A general rate increase is on its way for those involved in maritime-related commercial activity in the Port of San Diego’s jurisdiction.
At a special meeting held Tuesday, the Unified Port of San Diego’s Board of Port Commissioners adopted increases in the costs associated with numerous activities ranging from wharf storage to space occupancy and wharfage on commodities.
Governed by the port’s Tariff No. 1-G, the rates haven’t been raised across-the-board at the port since 2004, according to Port of San Diego spokeswoman Tanya Castaneda.
“We did a really thorough market study and benchmarked our rates with other ports,” she said.
The benchmark was relative to at least the last six months, she added.
Despite selective rate increases for certain commodities in five of the seven years from 2006 to 2012, the general disparity between Port of San Diego’s rates and those of other ports has grown since 2005, a study presented to the board on Tuesday noted.
All rates charged by the port, regardless of the commodity for which they were enforced, were left unchanged in 2009 and 2010 from the previous year’s levels.
The report received by the board before its unanimous vote, based on numbers from the U.S. Bureau of Labor Statistics, said the recommended increases — ranging from 2-3 percent for various commercial activities — were partially based on the Producer Price Index for Port and Harbor Operations and the Consumer Price Index West Region for All Urban Consumers.
According to that data, the PPI for Port and Harbor Operations indicated an annual increase of 3.9 percent in 2012, while the CPI West Region indicated an annual increase of 1.7 percent during the year.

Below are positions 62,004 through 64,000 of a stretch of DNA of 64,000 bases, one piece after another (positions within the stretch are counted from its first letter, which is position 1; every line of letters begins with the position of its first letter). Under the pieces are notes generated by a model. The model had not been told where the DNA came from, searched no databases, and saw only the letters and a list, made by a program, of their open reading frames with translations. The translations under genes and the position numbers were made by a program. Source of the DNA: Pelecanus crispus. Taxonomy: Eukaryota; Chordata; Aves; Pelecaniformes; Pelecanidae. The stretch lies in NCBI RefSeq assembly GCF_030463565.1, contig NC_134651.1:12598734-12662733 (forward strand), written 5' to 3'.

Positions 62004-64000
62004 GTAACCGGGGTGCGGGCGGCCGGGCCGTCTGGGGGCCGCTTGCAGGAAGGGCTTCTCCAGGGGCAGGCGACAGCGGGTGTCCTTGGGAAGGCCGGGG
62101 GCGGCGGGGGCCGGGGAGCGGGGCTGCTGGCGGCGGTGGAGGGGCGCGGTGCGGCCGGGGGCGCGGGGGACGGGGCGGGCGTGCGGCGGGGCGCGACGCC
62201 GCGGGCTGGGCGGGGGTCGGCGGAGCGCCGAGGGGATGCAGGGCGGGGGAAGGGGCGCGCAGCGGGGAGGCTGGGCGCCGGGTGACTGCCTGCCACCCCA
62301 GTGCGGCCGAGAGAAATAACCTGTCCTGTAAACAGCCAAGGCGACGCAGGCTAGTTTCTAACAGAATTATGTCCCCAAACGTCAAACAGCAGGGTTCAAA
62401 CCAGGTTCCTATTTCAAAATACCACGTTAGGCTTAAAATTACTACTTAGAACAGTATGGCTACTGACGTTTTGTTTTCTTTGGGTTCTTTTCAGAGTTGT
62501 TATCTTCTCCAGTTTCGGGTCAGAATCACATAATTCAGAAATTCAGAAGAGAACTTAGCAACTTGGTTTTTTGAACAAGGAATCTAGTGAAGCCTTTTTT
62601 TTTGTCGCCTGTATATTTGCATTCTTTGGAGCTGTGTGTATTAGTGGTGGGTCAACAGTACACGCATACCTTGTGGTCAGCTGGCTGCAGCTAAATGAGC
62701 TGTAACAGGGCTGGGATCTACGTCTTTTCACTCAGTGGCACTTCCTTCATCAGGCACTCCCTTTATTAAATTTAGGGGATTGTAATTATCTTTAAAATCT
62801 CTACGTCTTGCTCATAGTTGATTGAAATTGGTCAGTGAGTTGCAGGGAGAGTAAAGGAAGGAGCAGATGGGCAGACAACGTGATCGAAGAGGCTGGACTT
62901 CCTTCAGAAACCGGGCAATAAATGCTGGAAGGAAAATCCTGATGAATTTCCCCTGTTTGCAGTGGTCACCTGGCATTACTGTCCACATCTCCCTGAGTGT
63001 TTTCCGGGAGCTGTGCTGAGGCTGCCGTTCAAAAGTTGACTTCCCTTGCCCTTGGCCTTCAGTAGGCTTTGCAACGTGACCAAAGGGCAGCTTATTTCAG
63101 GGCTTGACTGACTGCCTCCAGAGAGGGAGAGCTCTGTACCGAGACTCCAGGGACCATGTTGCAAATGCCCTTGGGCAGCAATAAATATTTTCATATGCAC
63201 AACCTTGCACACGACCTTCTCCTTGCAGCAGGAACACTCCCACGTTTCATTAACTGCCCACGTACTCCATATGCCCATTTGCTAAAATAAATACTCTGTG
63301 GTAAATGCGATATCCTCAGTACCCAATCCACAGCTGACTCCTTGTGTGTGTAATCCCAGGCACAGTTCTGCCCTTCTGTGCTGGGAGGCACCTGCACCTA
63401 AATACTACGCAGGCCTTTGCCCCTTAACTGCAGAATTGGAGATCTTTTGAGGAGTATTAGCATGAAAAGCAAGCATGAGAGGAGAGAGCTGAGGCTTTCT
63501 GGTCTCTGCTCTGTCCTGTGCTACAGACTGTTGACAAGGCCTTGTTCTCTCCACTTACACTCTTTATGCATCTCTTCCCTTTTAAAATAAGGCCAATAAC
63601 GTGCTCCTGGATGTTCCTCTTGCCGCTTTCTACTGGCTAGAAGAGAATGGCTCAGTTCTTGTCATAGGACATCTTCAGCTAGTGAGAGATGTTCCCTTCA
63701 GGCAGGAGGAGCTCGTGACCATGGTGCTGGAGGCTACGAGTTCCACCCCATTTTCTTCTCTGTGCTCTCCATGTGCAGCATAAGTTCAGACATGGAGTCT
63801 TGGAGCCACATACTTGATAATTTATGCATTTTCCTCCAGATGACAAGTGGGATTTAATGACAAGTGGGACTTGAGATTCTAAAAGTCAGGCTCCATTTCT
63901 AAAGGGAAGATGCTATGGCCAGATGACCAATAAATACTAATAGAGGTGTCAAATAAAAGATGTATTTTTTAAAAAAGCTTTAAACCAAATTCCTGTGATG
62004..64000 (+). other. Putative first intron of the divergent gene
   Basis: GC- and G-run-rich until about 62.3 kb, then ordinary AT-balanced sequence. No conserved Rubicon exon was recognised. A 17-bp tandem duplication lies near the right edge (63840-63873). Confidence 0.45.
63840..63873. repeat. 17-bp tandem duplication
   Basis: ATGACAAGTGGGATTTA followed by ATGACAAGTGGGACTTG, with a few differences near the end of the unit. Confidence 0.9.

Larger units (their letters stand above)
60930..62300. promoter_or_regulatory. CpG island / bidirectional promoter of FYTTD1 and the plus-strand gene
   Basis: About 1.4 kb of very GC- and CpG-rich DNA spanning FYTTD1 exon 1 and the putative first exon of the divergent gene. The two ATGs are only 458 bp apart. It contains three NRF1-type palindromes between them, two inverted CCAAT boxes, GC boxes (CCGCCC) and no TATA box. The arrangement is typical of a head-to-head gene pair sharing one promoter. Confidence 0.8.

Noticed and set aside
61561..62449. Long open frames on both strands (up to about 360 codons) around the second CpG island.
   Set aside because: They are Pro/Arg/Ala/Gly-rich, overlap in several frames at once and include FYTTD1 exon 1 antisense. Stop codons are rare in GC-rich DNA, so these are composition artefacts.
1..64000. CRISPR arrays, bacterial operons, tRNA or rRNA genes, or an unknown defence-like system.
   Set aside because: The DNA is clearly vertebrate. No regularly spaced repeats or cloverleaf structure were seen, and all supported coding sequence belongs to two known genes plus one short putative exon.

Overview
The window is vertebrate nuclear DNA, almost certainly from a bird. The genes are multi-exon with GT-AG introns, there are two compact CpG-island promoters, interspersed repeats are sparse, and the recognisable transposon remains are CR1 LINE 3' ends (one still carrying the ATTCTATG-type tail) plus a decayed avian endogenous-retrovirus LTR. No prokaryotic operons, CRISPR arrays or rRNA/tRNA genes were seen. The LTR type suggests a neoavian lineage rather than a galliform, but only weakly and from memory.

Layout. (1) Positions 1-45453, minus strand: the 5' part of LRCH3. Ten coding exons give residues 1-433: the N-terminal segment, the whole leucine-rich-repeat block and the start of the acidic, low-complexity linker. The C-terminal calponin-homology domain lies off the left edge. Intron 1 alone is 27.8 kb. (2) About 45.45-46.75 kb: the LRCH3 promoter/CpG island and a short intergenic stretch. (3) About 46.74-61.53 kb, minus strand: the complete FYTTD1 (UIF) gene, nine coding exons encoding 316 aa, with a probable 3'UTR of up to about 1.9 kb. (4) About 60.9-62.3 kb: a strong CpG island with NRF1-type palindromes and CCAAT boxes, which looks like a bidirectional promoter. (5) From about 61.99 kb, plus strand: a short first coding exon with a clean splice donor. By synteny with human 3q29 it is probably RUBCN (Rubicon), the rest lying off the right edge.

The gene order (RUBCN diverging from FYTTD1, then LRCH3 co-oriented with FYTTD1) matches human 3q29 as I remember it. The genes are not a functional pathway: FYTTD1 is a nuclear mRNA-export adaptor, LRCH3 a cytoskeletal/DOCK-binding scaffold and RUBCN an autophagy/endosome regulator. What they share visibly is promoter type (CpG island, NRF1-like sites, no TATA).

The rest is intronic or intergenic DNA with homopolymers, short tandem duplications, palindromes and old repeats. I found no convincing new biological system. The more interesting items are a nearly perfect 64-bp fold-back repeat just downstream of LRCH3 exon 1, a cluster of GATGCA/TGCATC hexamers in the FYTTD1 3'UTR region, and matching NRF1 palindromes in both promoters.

Castaneda said the comparative market analysis, as well as the recent decision of the California Association of Port Authorities to establish an annual rate increase based on the CPI measure, justified the recommendation.
Among others, she said, the comparative market analysis included the ports of Long Beach, Los Angeles and Hueneme.
“We actually found that our rates are very low,” Castaneda said.
The Port of San Diego does not expect the new rates, due to take effect July 11, to change the behavior of those doing business with the port, she added. They are, however, expected to increased revenues to the port district by approximately $350,000 in fiscal year 2013/2014, according to the staff report.
Scheduled to increase by 2 percent is the wharfage rate for lumber and forest products and certain commercial vehicles, while the dockage item rate for transient and impounded vessels is due to increase by 3 percent.
Wharfage rates for all other commodities will go up by 3 percent, as will the rates for wharf demurrage, wharf storage and space occupancy.
In addition to the general rate increase, the board accepted changes to the lease conditions for two of the port’s long-term tenants, Sunroad Marina Partners LP and the Bay Club Hotel and Marina.
The board approved Sunroad’s agreement with Compass Bank to loan Sunroad, which operates Sunroad Resort Marina, $20 million to refinance its current loan at a lower interest rate. Now able to move forward with port approval, the loan refinancing would replace Sunroad’s existing $18.5 million loan with Prime Finance.
Meanwhile, the Bay Club Hotel secured its spot on Shelter Island Drive for an additional seven years as the board agreed to extend its lease, which previously ran through 2035, through the year 2042.
The operator of the 150-slip marina and 105-room hotel invested $1.85 million in capital improvements, including the complete replacement of its wooden deck system with an environmentally friendly alternative, to secure the lease extension.